after years of work, british artist jason decaires taylor has finally completed his monumental underwater project ‘museo atlantico‘ in lanzarote, spain. comprising more than 300 sculptures, the final phase features the installation of a 100 ton, 30 meter-long wall, an underwater botanical garden, and a larger-than-life formation of over 200 human figures in a gyre. set off the coast of lanzarote, 14 meters below the clear blue water’s edge, these new pieces join 35 figures that were installed in february 2016, and have since grown into their underwater habitat.
the centerpiece of jason decaires taylor’s ‘museo atlantico’ is ‘crossing the rubicon’, a collection of 35 figures walking towards a 30 meter-long, 4 meter-high wall containing a single rectangular doorway at its center. ‘the wall is intended to be a monument to absurdity, a dysfunctional barrier in the middle of a vast fluid, three-dimensional space, which can be bypassed in any direction,’ the artist explains. ‘it emphasizes that the notions of ownership and territories are irrelevant to the natural world. in times of increasing patriotism and protectionism the wall aims to remind us that we cannot segregate our oceans, air, climate or wildlife as we do our land and possessions.’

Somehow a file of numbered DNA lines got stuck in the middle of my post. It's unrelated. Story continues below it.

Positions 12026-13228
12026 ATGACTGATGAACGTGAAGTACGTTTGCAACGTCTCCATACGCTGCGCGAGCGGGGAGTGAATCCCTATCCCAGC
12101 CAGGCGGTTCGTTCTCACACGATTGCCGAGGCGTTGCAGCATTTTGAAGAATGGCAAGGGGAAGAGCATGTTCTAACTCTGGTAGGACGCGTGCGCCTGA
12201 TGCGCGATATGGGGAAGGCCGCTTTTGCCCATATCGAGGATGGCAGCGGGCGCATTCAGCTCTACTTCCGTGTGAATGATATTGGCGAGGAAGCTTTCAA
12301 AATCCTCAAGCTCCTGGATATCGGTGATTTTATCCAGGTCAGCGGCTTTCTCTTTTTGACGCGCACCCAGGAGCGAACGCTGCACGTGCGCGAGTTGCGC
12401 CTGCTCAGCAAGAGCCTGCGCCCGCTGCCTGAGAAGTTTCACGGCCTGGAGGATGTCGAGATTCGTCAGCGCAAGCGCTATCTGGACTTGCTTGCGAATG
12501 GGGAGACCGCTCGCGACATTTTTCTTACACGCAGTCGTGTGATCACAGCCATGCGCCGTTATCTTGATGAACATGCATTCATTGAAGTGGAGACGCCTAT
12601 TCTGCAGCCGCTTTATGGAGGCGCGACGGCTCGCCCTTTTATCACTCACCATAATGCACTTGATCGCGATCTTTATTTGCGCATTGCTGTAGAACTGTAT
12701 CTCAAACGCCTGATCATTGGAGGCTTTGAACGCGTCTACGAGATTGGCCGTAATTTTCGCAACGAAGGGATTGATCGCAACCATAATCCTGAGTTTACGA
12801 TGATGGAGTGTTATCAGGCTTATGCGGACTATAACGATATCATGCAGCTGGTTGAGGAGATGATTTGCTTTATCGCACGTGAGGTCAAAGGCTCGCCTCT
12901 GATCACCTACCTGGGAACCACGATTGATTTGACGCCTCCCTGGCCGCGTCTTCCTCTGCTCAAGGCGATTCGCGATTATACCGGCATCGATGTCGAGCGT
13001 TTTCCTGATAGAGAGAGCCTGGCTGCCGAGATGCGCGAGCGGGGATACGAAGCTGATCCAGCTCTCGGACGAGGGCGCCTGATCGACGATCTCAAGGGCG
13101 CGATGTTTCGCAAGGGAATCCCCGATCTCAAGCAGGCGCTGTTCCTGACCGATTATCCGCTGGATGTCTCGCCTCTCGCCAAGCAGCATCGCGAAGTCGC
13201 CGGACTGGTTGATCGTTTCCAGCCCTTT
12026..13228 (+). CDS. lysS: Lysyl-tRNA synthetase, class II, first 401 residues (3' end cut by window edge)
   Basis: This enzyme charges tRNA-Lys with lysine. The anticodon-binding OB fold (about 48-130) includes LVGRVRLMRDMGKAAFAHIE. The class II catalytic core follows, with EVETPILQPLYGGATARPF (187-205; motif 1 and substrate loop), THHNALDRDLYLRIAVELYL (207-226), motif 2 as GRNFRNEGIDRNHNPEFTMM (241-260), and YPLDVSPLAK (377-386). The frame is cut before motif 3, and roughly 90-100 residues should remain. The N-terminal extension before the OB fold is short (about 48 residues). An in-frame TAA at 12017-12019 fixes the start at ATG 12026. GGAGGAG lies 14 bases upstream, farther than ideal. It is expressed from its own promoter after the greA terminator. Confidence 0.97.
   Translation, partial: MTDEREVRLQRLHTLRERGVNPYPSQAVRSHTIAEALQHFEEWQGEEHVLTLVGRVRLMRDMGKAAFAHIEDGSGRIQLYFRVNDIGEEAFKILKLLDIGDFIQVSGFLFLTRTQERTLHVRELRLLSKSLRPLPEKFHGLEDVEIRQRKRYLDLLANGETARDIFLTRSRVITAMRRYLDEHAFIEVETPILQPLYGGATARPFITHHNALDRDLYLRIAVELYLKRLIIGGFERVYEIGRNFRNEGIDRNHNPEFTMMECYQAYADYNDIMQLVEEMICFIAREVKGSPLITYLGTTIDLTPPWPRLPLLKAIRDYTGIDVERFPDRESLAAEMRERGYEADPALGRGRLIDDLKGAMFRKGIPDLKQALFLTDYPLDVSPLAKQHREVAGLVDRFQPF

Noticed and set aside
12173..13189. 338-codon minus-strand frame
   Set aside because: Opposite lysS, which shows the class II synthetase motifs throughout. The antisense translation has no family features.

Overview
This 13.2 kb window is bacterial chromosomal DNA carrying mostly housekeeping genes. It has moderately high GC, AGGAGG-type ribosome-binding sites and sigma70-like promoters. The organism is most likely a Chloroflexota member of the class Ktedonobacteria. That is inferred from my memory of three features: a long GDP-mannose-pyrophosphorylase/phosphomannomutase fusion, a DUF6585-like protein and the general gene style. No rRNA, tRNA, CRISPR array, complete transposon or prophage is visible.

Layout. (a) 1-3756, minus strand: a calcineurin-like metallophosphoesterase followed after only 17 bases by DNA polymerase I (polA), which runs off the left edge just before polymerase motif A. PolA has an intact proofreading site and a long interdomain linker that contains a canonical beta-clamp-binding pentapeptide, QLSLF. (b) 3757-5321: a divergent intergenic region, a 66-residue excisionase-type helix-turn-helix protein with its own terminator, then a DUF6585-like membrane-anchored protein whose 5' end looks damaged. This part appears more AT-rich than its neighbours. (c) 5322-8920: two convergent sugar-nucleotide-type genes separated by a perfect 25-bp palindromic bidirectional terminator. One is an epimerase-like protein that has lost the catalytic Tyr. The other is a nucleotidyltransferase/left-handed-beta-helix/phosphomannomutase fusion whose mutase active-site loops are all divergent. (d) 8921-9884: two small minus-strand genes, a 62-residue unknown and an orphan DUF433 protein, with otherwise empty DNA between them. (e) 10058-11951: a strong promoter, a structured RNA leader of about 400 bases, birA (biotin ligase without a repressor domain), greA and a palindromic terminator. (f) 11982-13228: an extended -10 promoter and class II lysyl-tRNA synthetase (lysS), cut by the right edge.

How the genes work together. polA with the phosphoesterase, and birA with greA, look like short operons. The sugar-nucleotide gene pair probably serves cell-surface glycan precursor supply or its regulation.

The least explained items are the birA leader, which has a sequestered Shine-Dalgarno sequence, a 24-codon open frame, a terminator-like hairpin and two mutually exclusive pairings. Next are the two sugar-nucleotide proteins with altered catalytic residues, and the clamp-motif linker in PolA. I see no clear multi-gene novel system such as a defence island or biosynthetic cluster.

joining the underwater botanical garden is a sculptural depiction of a hybrid human-animal who gazes into a large square mirror. ‘the portal’ ‘is intended to portray water within water, an interface or looking glass into another world, the blue world,’ decaires taylor describes. additionally, the mirror is elevated on a series of cactus forms, creating small compartments designed to attract octopuses, sea urchins and fish.
nearby, more than 200 life-size figurative sculptures of all ages form a large circular formation. ‘the human gyre’ creates a complex reef for marine species to inhabit, and serves as a poignant statement that we are all subject to the movements and will of the ocean. ‘the piece embodies our naked vulnerability to its inherent power, and our fragility in the face of its cycles and immense force,’ decaires taylor explains. ‘it provides the oxygen we breathe, it regulates our climate, and it provides a vital source of nutrition to millions of people.’
finally, an underwater installation of children’s playground equipment is enjoyed by a series of suited businessmen. ‘deregulated’ comprises a swing, a sea-saw, and a play dolphin ride that seek to demonstrate the ‘insouciance and arrogance of the corporate world towards the natural world,’ the artist says. while the sea-saw references a petroleum extraction pump — a comment on the unregulated use of fossil fuels — the dolphin ride symbolizes the burden placed on marine species and its ultimate demise if left ignored.